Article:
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Grasping the Locus

September 29, 2010 Leave a comment Go to comments

There is a concept which seeks to trace the source of human motivation. One is either motivated by an outside force or external locus, or one’s acts trace inwards to a locus set internal. Where does one’s every action spring from? Is it for the inner sense of goodness, the notion that an action is a benefit to society as a whole or just in pieces. Or, does one move to grasp the great reward: the million dollar mansion or the fame and love, the world’s respect? Indeed it is the locus which determines this and forms, at least for this author, a keenly formed arrangement of brightly colored circles. I have set this locus as my target.

I will not argue that the notion of the locus is incorrect. You will not read that the human animal is too complex for such a narrow device. Nor will you read that I feel the human mind is too compassionate for an external locus of control. Indeed I feel there is a valid perspective on the locus: of course it does exist; though, not as argued or at least at widely accepted. Instead I argue that the internal locus is the real motivator and that the external locus is only a minor device to serve the reluctant or those who crave a greater reward than initially offered. It is the internal locus that creates action and, if culled by those in crucial positions, can be utilized to exact a significant effect upon society.

The internal locus of control feeds on abstract concepts. The need for “doing good” for “pride” or simply “pleasure” rule the power stemming inside of all humans. One can argue that the internal locus is more worthwhile and valuable to the individual. Such a distinction stems as a difference from the external locus of control which functions with material goods as the basis of reward. With the external locus one moves to get the better item or the “X” device which gives them pleasure.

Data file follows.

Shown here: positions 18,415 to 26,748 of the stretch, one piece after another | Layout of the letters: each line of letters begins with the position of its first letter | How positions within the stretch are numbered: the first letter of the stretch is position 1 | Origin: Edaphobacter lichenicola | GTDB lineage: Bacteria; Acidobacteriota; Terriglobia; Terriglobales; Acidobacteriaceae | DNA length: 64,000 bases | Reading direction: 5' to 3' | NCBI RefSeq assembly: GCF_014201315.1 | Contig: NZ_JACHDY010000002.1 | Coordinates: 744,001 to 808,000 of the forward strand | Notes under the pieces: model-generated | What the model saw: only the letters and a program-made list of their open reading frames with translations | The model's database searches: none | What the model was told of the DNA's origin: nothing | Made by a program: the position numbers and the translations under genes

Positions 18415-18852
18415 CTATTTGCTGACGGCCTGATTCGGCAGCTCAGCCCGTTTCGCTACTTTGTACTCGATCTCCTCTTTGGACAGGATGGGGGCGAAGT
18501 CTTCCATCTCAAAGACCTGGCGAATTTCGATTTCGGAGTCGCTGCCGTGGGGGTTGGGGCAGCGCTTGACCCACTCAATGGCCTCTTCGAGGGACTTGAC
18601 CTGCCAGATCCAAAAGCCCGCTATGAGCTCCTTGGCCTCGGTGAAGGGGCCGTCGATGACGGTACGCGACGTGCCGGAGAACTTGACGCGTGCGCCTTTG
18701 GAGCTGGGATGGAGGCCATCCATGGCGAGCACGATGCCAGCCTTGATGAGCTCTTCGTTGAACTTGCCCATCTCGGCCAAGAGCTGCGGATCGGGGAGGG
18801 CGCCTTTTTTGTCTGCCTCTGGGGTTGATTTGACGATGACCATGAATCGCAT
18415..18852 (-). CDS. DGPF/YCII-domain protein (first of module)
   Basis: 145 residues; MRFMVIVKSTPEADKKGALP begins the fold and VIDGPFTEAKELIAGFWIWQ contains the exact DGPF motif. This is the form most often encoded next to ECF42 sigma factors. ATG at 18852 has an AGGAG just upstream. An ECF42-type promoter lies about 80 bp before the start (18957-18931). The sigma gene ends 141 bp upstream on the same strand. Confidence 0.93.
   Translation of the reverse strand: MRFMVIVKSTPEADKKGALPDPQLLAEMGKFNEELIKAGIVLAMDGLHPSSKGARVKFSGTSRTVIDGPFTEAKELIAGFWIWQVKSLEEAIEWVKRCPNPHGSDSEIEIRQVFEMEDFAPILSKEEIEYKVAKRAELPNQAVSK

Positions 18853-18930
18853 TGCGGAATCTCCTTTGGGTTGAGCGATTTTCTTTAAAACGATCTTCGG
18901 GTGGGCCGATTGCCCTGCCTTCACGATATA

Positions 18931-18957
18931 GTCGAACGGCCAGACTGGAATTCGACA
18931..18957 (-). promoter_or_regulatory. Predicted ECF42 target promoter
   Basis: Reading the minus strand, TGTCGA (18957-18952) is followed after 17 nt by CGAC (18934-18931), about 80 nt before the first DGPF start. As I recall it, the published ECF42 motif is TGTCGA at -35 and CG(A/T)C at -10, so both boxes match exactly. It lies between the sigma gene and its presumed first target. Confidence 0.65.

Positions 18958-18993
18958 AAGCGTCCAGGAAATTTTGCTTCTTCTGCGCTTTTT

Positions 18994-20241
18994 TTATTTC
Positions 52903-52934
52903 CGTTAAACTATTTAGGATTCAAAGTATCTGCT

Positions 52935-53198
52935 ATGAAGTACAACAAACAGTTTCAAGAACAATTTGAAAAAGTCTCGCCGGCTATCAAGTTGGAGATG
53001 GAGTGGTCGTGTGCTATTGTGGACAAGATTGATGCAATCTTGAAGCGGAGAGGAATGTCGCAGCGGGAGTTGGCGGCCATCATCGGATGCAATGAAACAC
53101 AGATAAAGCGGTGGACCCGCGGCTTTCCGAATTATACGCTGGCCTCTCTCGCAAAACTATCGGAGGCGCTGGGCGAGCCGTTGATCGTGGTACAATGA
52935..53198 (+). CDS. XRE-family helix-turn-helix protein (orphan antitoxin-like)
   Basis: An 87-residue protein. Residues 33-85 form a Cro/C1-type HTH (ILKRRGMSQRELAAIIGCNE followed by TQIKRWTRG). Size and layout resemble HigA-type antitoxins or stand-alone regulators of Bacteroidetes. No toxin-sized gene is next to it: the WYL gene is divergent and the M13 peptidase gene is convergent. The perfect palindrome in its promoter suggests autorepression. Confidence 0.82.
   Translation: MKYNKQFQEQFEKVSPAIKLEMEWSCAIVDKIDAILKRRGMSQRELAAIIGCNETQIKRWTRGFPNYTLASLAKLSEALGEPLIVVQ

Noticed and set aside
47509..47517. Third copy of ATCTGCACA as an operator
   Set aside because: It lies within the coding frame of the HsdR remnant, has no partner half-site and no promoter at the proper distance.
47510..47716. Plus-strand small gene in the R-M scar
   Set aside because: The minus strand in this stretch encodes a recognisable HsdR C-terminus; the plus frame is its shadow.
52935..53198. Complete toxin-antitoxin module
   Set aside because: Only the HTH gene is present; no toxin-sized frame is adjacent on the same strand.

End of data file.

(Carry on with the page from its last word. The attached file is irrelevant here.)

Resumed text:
Though in this I see the distinction with the loci. The external locus is merely a step stone to the internal locus. Where does the true motivation lie if in having “Device X” or by possessing a greater amount of money one will function in whatever means it takes to earn these items? Is not a deeper sense of pleasure at play? It is not “Device X” that truly makes them move. Instead it is the status of possessing “Device X” that inspires action. Herein lies the great distinction. The external locus of control is merely the hidden material representation of the internal locus of control. In fact the only form of motivation comes from the internal locus of control which exists, for some, in hidden forms and concepts.

All human beings function with a desire for the abstract concept of “happiness”. Even our Constitution notes our right to pursue it, but by the very nature of its abstraction we fall victim to a maze-like game of hide-and-seek and find distorted forms in our toys, our cash or some assorted item. In possessing “Device X” we feel content and sense the rush of reward that comes from achieving a goal. This is real and purely human, but by the nature of our emotions we are unable to distinguish this quick fix high of feel good with a deeper sense of purpose which suggests a purpose to existence. This is evident in the incessant craving for the newest device. We see lines form outside retail stores on the night before a device is released to stores. Indeed our chase for happiness sends us out in mad-man panic with our patience disregarded as we hunt and stalk the newest burst of instant feel-good action.